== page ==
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While the casino industry in Goa is trudging under the weight of relocation demands, the trouble has now shifted to the union territory of Daman and Diu.
A subsidiary of listed gaming company Delta Corp Limited, Daman Hospitality Private Limited, on December 13 submitted a writ petition in the Bombay High Court asking the court to direct the Union Territory administration to grant a casino license to the company under Section 13A of the Goa, Daman and Diu Public Gambling Act, 1976.
The regulatory filing in the National Stock Exchange (NSE), signed by Delta Corp’s Company Secretary & GM Dilip Vaidya, states that “Daman Hospitality has filed the petition, which names the U.T. Administration of Daman and Diu, Administrator of the U.T of Daman and Diu and Director of Tourism, U.T. Administration of Daman and Diu as respondents.”
Launched in 2014, the 5-star resort ‘The Deltin’ had planned to offer live and electronic gaming at the property and even installed electronic slot machine games at the resort. They had approached the relevant authorities to acquire the required sanctions, however, four years have gone by since then and the company it yet to receive any license or regulatory approval from the Union Territory administration. In lieu of a lack of progress, Delta Corp has now decided to approach the Bombay High Court to seek relief in this situation.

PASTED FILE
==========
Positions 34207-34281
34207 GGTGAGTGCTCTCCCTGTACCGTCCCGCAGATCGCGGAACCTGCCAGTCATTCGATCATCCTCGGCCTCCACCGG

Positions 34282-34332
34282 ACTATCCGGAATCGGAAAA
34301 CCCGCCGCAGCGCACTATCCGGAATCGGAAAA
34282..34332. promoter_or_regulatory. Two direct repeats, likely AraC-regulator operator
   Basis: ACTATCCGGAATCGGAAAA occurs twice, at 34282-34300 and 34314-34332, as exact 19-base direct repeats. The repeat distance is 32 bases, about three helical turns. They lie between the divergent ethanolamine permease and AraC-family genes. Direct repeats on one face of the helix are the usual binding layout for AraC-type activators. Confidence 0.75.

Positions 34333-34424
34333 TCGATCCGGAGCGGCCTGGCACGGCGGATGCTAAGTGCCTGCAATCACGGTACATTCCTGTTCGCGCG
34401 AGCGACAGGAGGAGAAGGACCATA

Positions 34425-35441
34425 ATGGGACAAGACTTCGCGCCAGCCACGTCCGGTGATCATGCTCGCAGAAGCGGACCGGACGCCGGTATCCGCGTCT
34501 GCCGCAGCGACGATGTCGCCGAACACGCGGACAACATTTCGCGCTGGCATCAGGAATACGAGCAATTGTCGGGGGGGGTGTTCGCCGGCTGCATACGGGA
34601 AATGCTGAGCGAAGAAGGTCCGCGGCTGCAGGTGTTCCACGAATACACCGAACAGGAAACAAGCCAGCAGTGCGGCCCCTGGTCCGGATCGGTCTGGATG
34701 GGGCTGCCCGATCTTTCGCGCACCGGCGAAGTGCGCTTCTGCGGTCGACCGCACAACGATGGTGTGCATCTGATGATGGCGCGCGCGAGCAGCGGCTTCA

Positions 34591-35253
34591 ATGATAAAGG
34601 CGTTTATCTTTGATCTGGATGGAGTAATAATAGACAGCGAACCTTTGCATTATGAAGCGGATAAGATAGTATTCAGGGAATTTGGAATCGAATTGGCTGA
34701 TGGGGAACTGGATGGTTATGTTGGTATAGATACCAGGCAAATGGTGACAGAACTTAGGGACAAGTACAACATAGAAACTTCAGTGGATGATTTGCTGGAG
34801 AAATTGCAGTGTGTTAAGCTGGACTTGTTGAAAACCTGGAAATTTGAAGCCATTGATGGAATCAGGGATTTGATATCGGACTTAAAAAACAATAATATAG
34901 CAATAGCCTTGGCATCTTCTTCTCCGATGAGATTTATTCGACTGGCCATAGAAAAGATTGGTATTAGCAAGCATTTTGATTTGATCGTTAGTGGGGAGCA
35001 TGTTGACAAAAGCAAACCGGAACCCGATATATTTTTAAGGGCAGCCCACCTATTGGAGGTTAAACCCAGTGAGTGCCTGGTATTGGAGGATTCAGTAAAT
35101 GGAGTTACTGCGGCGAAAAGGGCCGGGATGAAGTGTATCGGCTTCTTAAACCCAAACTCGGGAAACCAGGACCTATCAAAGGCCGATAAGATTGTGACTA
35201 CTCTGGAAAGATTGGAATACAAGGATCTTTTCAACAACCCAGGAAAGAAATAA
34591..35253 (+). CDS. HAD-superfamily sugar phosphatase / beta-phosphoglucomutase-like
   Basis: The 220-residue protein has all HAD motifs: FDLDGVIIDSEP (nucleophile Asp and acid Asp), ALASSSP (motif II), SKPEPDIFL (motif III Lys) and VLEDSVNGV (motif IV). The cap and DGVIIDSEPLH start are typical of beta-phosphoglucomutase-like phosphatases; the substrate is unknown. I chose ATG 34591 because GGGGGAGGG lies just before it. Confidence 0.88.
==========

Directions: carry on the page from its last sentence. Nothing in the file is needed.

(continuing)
Delta Corp has over the years firmly established itself in the gaming and gambling domain. With a total of four casinos operating in two corners of the country, three in Goa (south) and one in Sikkim (north-east), while also running an online ‘skill gaming’ business, i.e. the Adda52 poker site, it is no surprise that the company posted a 39% growth in revenue for the fiscal Q2 which ended on September 30.
After having successfully set up casinos in Goa and Sikkim, Daman was the next logical choice for Delta Corp since the union territory would have paved the way for the domestic casino giant to access the yet untapped Gujarat market, which would have certainly been a feather in the cap of India’s only listed gaming company.
But the lengthy period of delay may have possibly diminished the overall value of the venture, forcing the company to take the various branches of the government of Daman and Diu, including its Director of Tourism, to court.
It is now up to the Bombay High Court to decide the ultimate outcome of this matter. A date for the hearing has not yet been disclosed.